This case started with the filing of Plaintiffs' Petition for Writ of Habeas Corpus and Class Action Complaint in Zamora-Garcia v. Trominski (Docket No. 7:02-cv-00144) in the U.S. District Court for the Southern District of Texas, McAllen Division, in 2002. The Petition and Complaint, later amended for the sixth time on October 27, 2006, involves both individual and class-wide claims against Federal Defendants (which include officials in the Department of Homeland Security, or "DHS"), Bonding Defendants (which include Fairmont Specialty Insurance Company and Stonington Insurance Company), and Defendant Santiago Sol arising out of these Defendants' alleged mishandling of surety and cash bonds secured by immigrants during the pendency of their removal proceedings.
As against Defendants Fairmont and Stonington ("Insurer Defendants"), Plaintiffs seek individual and class-wide relief for breach of contract in the sixth amended complaint. More specifically, Plaintiffs allege that Insurer Defendants, through their agent, Aaron Federal Bonding Agency ("Aaron Bonding"), enter into surety contracts with the indemnitor Plaintiffs, wherein Insurer Defendants agree to post surety bonds for the surety bonded immigrant Plaintiffs with the DHS (or its predecessor entity in relevant respects, the Immigration and Naturalization Service, or "INS") to enable the surety bonded immigrants to leave confinement while their removal proceedings are pending. For these services, the indemnitors pay up-front, non-refundable fees equal to half of the total bond and agree to indemnify Insurer Defendants for the full amount of the bond should the bond be breached for failure of the bonded immigrant to attend a DHS-scheduled appearance. Moreover, Insurer Defendants require the indemnitors to pay, or guarantee the payment of, roughly half the amount of the bond in monthly installments into a "Build-Up Fund," or collateral account, that Insurer Defendants may draw from in paying on the bond to DHS in the event the bond is breached. According to Plaintiffs, Insurer Defendants contractually agree to provide notice to both the indemnitors and bonded immigrants of all appearances scheduled by DHS of which Insurer Defendants receive notice but "never provide advance notice of DHS-scheduled appearances" to either, thus resulting in bond breaches. In addition, Plaintiffs allege that although the surety bond contracts require Insurer Defendants to return the collateral posted after Federal Defendants cancel a bond, Insurer Defendants' policy is to silently retain the collateral. Plaintiffs claim that Insurer Defendants' failure to provide notice of DHS-scheduled appearances and failure to return the collateral posted in the event of bond cancellation constitute actionable breaches of contract for which Plaintiffs seek damages and equitable relief.
On September 15, 2006, the District Court (Judge Randy Crane) granted in part and denied in part Insurer Defendants' motion to dismiss. The District Court determined that it had supplemental jurisdiction to consider Plaintiffs' claims against Insurer Defendants. The District Court granted Insurer Defendants' motion to dismiss Plaintiffs' class-wide claim for negligent misrepresentation/gross negligence and the intentional infliction of emotional distress claims of Plaintiffs Irma and Manuel Sandoval. However, the District Court denied Insurer Defendants' motion to dismiss Plaintiffs' class-wide claims for breach of contract and fraud.
On November 16, 2006, the District Court also denied Insurer Defendants' motion to transfer venue.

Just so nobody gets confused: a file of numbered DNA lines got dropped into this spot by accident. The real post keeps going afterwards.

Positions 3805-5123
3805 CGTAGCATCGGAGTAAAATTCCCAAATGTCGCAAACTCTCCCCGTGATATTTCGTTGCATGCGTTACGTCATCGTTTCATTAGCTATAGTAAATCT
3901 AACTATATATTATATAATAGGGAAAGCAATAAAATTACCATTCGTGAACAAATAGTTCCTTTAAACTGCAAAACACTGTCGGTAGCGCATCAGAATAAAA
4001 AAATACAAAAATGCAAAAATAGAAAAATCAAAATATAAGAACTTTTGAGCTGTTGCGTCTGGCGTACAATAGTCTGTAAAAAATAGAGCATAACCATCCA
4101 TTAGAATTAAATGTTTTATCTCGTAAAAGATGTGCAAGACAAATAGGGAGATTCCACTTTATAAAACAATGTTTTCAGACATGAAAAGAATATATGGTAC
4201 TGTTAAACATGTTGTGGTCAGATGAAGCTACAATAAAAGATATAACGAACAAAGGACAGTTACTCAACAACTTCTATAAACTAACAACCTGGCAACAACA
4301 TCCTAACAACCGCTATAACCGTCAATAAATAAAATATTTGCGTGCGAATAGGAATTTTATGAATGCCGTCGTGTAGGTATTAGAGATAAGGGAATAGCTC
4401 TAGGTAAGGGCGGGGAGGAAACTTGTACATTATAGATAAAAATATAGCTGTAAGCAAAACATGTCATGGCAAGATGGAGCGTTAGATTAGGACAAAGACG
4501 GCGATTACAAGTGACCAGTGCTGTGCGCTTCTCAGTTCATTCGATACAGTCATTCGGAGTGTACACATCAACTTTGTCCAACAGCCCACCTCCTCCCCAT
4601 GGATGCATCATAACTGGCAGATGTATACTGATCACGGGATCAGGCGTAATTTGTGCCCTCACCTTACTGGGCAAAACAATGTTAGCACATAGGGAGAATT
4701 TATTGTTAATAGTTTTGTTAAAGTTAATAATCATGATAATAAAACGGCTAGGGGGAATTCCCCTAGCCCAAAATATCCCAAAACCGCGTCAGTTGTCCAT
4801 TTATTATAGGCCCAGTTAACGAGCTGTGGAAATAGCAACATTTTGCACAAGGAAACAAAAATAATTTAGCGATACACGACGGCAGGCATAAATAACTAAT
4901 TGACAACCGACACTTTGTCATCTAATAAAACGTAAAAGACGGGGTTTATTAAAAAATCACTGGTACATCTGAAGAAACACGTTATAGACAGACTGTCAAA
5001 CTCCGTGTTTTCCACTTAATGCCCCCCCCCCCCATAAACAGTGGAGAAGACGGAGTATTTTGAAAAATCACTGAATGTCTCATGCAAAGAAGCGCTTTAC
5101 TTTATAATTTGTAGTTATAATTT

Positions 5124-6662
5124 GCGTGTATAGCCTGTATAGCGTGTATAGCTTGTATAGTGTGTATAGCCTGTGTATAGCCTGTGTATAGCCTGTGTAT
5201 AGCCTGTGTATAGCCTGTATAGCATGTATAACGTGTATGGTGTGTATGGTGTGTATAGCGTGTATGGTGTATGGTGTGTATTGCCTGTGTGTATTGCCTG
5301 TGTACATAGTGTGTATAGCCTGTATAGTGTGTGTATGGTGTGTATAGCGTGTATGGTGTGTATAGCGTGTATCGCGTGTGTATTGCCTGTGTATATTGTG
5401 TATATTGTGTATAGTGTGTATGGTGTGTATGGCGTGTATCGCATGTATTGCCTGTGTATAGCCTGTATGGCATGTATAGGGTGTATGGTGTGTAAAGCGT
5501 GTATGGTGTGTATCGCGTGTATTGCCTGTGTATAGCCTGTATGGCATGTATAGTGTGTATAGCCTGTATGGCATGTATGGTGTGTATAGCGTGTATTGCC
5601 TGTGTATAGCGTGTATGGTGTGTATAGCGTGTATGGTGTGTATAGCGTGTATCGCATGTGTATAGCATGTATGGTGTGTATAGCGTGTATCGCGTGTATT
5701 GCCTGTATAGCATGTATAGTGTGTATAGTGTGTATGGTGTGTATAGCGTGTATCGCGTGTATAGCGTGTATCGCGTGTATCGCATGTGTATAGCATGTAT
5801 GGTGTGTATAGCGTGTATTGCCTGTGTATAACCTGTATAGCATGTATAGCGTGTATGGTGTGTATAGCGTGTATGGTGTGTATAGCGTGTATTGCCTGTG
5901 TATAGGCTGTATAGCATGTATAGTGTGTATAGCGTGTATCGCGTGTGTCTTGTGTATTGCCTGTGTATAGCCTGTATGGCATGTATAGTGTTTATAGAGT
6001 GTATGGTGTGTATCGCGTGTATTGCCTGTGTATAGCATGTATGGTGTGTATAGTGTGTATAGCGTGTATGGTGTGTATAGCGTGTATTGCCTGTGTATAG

Plaintiffs filed a motion for class certification on October 24, 2006. Plaintiffs sought to certify three classes with claims against Bonding Defendants ("Surety Bond Classes") and four classes with claims against Federal Defendants/Respondents ("Federal Classes"). In two orders issued on April 25, 2007, the District Court granted in part and denied in part Plaintiffs' motion for class certification. With regard to the Federal Classes, the District Court granted Plaintiffs' motion to certify the second group of Plaintiffs within the Supervision Class. In addition, the District Court granted Plaintiffs' motion to certify the Obligor Cash Bond Class, Immigrant Cash Bond Class A, and Immigrant Cash Bond Class B.
With regard to the Surety Bond Classes, the District Court granted Plaintiffs' motion to certify the Indemnitor Notice Class and the Bonded Immigrant Class.
In September 2007, both Fairmont and Stonington filed motions for partial summary judgment. On September 30, 2008, the District Court granted in part and denied in part their summary judgment motions, dismissing claims for intentional infliction of emotional distress To the extent that Fairmont and Stonington requested summary judgment on the individual claims of Plaintiffs for intentional infliction of emotional distress, and the claims of members of the Indemnitor Notice Class with Fairmont and/or with claims that accrued before September 30, 2001, the motions were granted. All other relief was denied.
In November 2008, the parties reached a partial class settlement. According to the terms of the Settlement Agreement, later approved by the District Court, Defendants agreed to give a $2 million debt reduction to the members of the Indemnitor Notice Class, and to contribute $1.575 million to a settlement fund for both certified classes, allocating $1.45 million to the Indemnitor Notice Class and $125,000 to the Bonded Immigrant Class. In addition, Defendants agreed to pay attorneys' fees, costs, and expenses, in the amount of $1.7 million. Defendants agreed to pay up to $25,000 for notice and class administration expenses.
On February 12, 2012, the District Court approved the parties' Joint Motion for Final Approval of Partial Class Settlement and the case was terminated.Xin Chen - 07/07/2011